Women have traditionally played a somewhat ‘invisible’ role in their family businesses, working behind the scenes in administrative duties, as informal advisors and moderators or focusing exclusively on managing their households. With gender stereotyping gradually making way for gender parity, women are now charting out a more defined role in family owned companies.
Gender stereotyping is often reflected in the nature of roles and decision-making. Even when the credentials of women in family firms are equal to, or better than, those of their male counterparts, it was not uncommon that other business stakeholders bypassed them and looked to their male counterparts for final decisions. There was often a misconception that women hold positions in the family business only because they are related to – the ‘boss’, and not due to merit.
Whether the business was passed on to the women in family due to a crisis (like unexpected passing away of the founder) or through focused preparation as the future successor, they have risen up to the challenge and overcome the barriers brought about by gender disparity & other challenges. In India there are numerous such examples of powerful women leaders who have transformed the business and delivered exceptional results.
Nadia Chauhan (MD & CMO of Parle Agro, daughter of Shri Prakash Jayantilal Chauhan) catapulted the company from a single brand organization to a multi-category, multi-brand beverage behemoth. She, however, didn’t set out to change things right away. She says, “I wanted to appreciate where we came from and feel like a part of the system before charting out where we needed to go.” Nadia Chauhan, along with older sister and CEO Schauna, is aiming to significantly widen the distribution and penetration of Parle Agro’s two power brands.
Jyotsna Suri (Chairperson and Managing Director of Bharat Hotels Limited) took over the chain after her husband Lalit Suri passed away. At that time, the group owned six properties in India, which has now more than doubled to fourteen. Her son Keshav says “I think my mum played it so smartly, calling the hotel group after my father, so we always have an emotional connect, how much ever we might want to argue and fight, you can’t really walk off because it is my father’s name”.
Ameera Shah (MD of Metropolis Healthcare & daughter of Dr. Sushil Shah) took over her father's pathology business in 2001. She transformed a single small diagnostic lab to a multinational chain of 125 diagnostic labs.
Lavanya Nalli (fifth-generation owner-manager of her 91-year old family-run business) spearheads the Nalli Silk Sarees as the vice chairperson, handling its e-commerce and private label business. "The core business of Nalli is silk sarees. I want to build on that," she says. Thus she started Nalli Next, with trendy designs with affordable prices, for younger, urban, working women. She was the first woman from her family to enter the business and since then has played an important role in adapting the business to changing customer preferences while at the same preserving & protecting the family’s core values and legacy.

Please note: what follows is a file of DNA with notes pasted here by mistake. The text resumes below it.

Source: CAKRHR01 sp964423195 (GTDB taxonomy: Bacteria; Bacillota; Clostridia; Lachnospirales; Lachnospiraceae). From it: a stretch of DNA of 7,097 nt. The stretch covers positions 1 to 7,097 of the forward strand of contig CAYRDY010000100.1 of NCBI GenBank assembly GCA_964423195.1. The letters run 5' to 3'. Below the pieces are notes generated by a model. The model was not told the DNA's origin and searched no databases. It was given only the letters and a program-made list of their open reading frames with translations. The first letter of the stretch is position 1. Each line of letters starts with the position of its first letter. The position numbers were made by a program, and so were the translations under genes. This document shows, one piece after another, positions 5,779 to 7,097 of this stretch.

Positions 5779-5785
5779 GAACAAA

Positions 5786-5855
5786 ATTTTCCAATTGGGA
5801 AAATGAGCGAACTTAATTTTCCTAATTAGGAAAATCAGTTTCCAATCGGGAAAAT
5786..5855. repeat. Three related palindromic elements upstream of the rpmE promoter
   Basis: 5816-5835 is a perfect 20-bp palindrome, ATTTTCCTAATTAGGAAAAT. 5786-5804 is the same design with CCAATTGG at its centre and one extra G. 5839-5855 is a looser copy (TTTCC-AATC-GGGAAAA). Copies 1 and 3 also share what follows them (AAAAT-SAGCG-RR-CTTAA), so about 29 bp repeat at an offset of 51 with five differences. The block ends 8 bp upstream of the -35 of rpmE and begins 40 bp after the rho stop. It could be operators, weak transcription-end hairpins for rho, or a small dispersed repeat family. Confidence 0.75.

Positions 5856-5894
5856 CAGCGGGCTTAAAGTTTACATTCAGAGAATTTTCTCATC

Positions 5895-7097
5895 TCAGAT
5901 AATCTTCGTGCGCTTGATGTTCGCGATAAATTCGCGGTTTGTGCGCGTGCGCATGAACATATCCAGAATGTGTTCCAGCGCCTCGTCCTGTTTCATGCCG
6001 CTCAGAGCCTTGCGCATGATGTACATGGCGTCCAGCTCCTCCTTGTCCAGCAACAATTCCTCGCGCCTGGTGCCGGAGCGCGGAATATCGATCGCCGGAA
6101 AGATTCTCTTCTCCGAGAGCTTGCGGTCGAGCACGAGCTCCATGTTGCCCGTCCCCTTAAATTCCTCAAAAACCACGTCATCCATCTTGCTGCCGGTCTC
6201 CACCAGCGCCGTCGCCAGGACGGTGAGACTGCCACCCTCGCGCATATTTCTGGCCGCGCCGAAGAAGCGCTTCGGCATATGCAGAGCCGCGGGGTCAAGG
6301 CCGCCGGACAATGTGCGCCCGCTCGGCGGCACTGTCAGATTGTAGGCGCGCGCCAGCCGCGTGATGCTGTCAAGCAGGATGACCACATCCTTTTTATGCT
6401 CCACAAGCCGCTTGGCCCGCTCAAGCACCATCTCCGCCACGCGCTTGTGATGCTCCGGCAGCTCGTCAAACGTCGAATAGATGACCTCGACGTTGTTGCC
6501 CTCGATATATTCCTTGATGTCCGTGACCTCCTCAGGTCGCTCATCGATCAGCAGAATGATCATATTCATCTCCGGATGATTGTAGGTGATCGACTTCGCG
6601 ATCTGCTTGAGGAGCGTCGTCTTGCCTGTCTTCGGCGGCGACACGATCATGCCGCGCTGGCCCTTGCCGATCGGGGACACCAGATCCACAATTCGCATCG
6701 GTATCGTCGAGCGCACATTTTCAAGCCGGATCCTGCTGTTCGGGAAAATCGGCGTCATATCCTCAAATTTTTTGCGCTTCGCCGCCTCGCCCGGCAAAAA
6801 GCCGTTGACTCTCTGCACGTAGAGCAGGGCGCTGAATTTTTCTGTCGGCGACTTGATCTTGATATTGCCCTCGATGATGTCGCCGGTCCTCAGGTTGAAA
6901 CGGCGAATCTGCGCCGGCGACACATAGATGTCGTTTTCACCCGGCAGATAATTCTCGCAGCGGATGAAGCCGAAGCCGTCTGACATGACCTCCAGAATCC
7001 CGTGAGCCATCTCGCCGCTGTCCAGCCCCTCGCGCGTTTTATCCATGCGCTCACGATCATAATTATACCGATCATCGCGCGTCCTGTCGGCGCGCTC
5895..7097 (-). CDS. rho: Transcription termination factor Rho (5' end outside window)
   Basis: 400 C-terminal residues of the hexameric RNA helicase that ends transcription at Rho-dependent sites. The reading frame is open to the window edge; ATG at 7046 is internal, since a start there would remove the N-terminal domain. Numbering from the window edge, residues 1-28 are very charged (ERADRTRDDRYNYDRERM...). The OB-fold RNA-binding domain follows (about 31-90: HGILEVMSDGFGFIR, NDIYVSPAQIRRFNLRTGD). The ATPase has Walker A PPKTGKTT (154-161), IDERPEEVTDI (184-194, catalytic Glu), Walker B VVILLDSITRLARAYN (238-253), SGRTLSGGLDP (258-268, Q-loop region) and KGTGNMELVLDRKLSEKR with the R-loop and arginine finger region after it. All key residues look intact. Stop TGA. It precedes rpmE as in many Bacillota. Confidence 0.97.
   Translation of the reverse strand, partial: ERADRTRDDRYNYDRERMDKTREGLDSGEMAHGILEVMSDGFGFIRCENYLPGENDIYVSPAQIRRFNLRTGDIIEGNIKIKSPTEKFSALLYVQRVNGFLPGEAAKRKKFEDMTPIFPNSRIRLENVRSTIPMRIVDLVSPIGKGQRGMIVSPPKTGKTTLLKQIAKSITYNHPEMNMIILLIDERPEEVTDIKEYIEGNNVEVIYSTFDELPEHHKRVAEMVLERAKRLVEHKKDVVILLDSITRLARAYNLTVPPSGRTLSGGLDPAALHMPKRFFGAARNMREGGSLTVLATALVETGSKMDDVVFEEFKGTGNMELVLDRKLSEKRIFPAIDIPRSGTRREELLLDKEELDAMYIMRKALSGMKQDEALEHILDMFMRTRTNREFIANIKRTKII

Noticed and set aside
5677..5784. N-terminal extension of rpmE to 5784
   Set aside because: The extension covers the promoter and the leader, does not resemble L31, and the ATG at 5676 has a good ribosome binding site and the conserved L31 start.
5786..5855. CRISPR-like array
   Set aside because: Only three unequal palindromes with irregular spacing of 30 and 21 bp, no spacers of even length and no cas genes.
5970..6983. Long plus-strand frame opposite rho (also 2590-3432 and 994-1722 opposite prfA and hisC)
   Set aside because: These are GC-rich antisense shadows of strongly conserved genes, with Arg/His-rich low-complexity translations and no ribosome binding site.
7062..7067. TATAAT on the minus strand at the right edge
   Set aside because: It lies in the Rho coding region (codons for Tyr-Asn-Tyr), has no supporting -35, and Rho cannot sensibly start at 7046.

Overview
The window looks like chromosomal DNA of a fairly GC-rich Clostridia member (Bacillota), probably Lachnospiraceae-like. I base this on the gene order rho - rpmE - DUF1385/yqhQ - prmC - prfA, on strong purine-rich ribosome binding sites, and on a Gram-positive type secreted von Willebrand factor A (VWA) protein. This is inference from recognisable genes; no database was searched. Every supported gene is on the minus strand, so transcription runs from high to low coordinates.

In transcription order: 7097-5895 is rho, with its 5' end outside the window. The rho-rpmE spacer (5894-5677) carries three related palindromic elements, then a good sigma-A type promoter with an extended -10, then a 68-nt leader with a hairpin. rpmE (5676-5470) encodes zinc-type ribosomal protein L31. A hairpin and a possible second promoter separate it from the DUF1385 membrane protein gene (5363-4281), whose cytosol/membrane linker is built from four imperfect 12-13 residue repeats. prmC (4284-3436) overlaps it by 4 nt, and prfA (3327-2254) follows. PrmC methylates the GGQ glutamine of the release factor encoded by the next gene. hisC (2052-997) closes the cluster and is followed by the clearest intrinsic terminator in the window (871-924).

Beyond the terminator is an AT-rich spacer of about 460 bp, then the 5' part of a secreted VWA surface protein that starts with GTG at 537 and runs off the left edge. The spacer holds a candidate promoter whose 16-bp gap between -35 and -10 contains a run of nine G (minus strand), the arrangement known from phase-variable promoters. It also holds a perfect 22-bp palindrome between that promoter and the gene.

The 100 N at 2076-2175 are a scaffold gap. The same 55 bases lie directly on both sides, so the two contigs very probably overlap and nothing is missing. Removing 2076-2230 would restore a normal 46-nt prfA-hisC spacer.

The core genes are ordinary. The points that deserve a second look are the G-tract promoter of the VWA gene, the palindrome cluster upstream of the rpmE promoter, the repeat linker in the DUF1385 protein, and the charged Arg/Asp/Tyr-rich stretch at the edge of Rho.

Sulajja Firodia Motwani (Jt. MD Kinetic Motor Company Ltd.) always knew she would be joining her family business some day and prepared herself well. With an MBA & having gained outside experience, she is in charge of business development. She increased the company’s product range and launched new models through investments in international collaborations.
Vinita Gupta (CEO, Lupin Pharma) joined the family business (founded by her father Desh Bandhu Gupta) at the age of 25 after completing her MBA. She widened the horizons for Lupin through a chain of global expansions.
A wealth of research demonstrates that having women in leadership and strategic roles makes economic sense for businesses. More women in leadership means better financial and all-around performance. Publicly listed companies with women on the board tend to outperform those without in such key metrics as share price, return on equity, net income growth and price-to-book value. A gender-balanced board is also associated with better corporate social performance in community, customers, environment and supply chain. And these activities, in turn, improve business outcomes in areas such as risk management, corporate and brand reputation, and recruitment and retention.
The world’s largest family businesses emphasize values and activities that keep family members and their employees more cohesive and engaged with each other and the business. This emphasis on inclusivity appears to be another reason they are more likely to bring women into leadership roles. Increased cohesion leads to better financial performance, and better financial performance helps make a family business more cohesive. When businesses put more emphasis on women in higher-level roles, that effect becomes more pronounced.
The power of women in family business: A generational shift in purpose and influence. Report by KPMG and the Successful Transgenerational Entrepreneurship Practices (STEP) Project Global Consortium, November 2020.
Women in leadership: The family business advantage Special report based on a global survey of the world’s largest family businesses. EY Family Business Center of Excellence.
How Parlé Agro is doubling the fizz. Sourav Majumdar and T. Surendar, Fortune India, Nov 13, 2019.
FILA Gen-next Entrepreneur of the Year: Nadia Chauhan of Parle Agro. Varsha Meghani, Forbes India, November 26, 2019.
12 Indian Women In Family Businesses Forging Their Own Path With Flair. Women’s Web, April 16, 2018.
Jyotsna Suri: The high priestess of hospitality. Arnika Thakur, Fortune India, December 8, 2019
Like Family. Lavanya Nalli brings in a touch of new while maintaining the brand's core values. Radhika KTP, Business Today, October 6, 2019.
How Lavanya Nalli gave a modern twist to Nalli’s nine-decade legacy. Shruti Venkatesh, Wow Outlook Business.